The doctrine of judicial precedent has been at the heart of the English legal system, being a fashion fiesta for the judges to follow long-standing precedents which, in fact, only slowly evolved and matured from the nineteenth century. Fundamentally, it refers to the hierarchical structure of the English courts within which a decision of a higher court will be binding on a court lower in the hierarchy. The decision contains two types of statements: first, there are ‘ratio decidendi’ statements which are binding and are statements of law applied, and second, there ‘obiter dictum’ statements which are statements made ‘by the way’. Nevertheless, some judges have been criticised for making law via the doctrine of precedent. Subsequently, the question of judges being unconstitutional arises. However, as we shall see, sometimes judges sitting in the House of Lords (the Supreme Court), Privy Council, Court of Appeal and two separate European Courts do indeed make law and state the law.
The Supreme Court, formerly the House of Lords, is the highest court in the United Kingdom and is bound by the European Court of Justice for European Union law matters and also by the European Court of Human Rights for issues related to human rights. The House of Lords was also bound by its own decisions as per London Tramways v London County Council  AC 375  until Lord Gardiner in the House of Lords issued a Practice Statement  in 1966 which allowed only them to depart from the previous decisions as a last resort to do justice. The Practice Statement was used successfully in Conway v Rimmer  AC 910  when they overruled Duncan v Cammell Laird and company  AC 624.  The circumstances of the case were such that it would be an injustice to apply the 1942 precedent despite the fact that the earlier case had very similar material facts. However, crucially, the decision taken in 1942 was affected by the war period but in 1968 there was no war. The Practice Statement 1966 highlights our topic by illustrating how judicial precedent was refined thorough practice. However, the House of Lords made it clear by stating, ‘apart altogether from our recent liberation from some of the chains of precedent, which for my part I think should only be exercised rarely and sparingly’.
The Privy Council, being the Commonwealth court, could also provide a good illustration of judicial precedent being changed by the courts as they wish. In 1997, the Privy Council received a case from Hong Kong cited Luc Thiet Thuan v R  AC 131 (PC)  in which the old precedent set in R v Camplin  AC 705  was followed. This concerned the need for the jury to be convinced that provocation was enough to make a reasonable man do what the defendant did. However, later the House of Lords in R v Smith (Morgan)  1 AC 146  overruled Luc Thiet Thuan because they felt that the jury should take into account all the characteristics of the defendant. Then in 2005, the Privy Council received a case from Jersey cited Jersey v Holley  3 AER 371  and, despite being bound by the House of Lord’s precedent set in Morgan-Smith, they in fact they followed their own precedent which was Luc Thiet Thuan. An interesting fact was the Law Lords which sat in the House of Lords also sat in the Privy Council. The area of law on provocation and murder needed clarification and subsequently, the precedent was changed back to the original. Thus, this illustrates that judges change precedent as they wish, like in Jersey v Holley, without waiting for a case to come up in the House of Lords and then rectify the mistake made in Morgan-Smith.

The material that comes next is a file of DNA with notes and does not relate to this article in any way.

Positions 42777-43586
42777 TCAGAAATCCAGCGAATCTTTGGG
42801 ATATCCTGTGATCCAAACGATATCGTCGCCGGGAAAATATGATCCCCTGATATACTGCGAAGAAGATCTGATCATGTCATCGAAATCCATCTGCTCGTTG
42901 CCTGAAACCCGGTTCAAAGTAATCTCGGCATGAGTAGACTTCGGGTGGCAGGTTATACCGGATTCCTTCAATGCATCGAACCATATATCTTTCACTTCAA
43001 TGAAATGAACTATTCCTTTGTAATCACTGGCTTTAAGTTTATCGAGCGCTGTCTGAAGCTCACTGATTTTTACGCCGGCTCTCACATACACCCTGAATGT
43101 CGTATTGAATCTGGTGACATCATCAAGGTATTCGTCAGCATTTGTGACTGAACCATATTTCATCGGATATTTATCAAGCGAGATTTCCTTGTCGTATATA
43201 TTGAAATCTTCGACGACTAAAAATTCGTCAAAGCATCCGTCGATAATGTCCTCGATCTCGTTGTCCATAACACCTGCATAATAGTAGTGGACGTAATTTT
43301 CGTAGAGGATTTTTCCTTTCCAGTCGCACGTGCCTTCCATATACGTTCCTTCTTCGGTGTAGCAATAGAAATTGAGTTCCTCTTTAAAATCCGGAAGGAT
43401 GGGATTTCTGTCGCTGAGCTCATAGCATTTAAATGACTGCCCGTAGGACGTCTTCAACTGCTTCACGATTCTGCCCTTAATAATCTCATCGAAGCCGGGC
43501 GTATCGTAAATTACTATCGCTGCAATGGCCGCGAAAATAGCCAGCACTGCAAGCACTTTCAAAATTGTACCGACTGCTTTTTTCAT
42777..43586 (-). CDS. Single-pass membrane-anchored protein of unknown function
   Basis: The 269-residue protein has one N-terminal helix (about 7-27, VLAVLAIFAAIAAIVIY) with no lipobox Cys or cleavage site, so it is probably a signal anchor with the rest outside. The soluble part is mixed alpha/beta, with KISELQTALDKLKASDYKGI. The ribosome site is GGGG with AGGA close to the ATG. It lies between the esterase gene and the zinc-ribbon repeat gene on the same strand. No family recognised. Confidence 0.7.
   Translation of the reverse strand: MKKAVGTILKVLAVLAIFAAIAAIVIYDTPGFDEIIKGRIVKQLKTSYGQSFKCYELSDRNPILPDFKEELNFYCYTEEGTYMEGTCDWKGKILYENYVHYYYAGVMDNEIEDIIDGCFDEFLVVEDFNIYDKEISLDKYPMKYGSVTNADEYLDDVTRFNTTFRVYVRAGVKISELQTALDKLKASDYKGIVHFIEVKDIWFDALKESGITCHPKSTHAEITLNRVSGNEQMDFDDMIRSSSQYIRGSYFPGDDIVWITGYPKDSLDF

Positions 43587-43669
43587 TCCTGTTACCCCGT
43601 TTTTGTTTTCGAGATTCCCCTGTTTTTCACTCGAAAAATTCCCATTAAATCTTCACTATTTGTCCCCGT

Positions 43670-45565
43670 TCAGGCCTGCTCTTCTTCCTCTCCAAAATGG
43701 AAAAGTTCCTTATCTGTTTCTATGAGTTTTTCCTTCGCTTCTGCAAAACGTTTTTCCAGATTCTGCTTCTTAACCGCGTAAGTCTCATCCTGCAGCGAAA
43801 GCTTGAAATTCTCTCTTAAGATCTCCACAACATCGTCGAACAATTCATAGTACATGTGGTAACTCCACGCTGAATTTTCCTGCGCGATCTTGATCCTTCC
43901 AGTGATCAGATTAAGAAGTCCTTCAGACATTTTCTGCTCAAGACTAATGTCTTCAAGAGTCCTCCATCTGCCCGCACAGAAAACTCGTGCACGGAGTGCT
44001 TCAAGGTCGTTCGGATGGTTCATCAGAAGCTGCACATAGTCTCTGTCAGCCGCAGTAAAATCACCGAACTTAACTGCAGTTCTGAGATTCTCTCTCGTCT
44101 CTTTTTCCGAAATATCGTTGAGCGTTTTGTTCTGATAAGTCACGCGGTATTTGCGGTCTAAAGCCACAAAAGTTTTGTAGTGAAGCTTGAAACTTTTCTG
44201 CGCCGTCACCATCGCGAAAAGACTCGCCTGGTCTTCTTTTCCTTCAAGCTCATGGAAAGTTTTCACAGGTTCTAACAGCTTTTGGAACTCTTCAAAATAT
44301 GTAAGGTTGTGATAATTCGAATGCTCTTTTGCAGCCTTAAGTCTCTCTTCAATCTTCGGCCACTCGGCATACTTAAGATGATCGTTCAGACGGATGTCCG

The Court of Appeal, being the second most senior court in the UK, has also played an important role in shaping the doctrine of precedent. Originally, it was bound by its own decisions and also of the House of Lords and the two European courts. However, in the Civil Division of the court, the lordships ruled that the court may depart from their own precedents if the situation complies with any of the three exceptions laid down in Young v Bristol Aeroplane Company limited  1 KB 718 . The three exceptions  in which precedents might be departed from at the discretion of the court are when an earlier decision given was in ignorance of some authority like a statue or even an old precedent,  and we saw application of this exception in Williams v Fawcett  1 All ER 787.  The second exception is where there is a conflict between two earlier decisions of the Court of Appeal. In this instance, the later court must decide which to follow; Tiverton Estates Limited v Wearwell  All E.R. 209.  The last exception is where a previous decision of the Court of Appeal is in conflict with a later House of Lords decision. Here, the decision of the House of Lords must be followed; Family Housing Association v Jones  1 W.L.R. 779, C.A.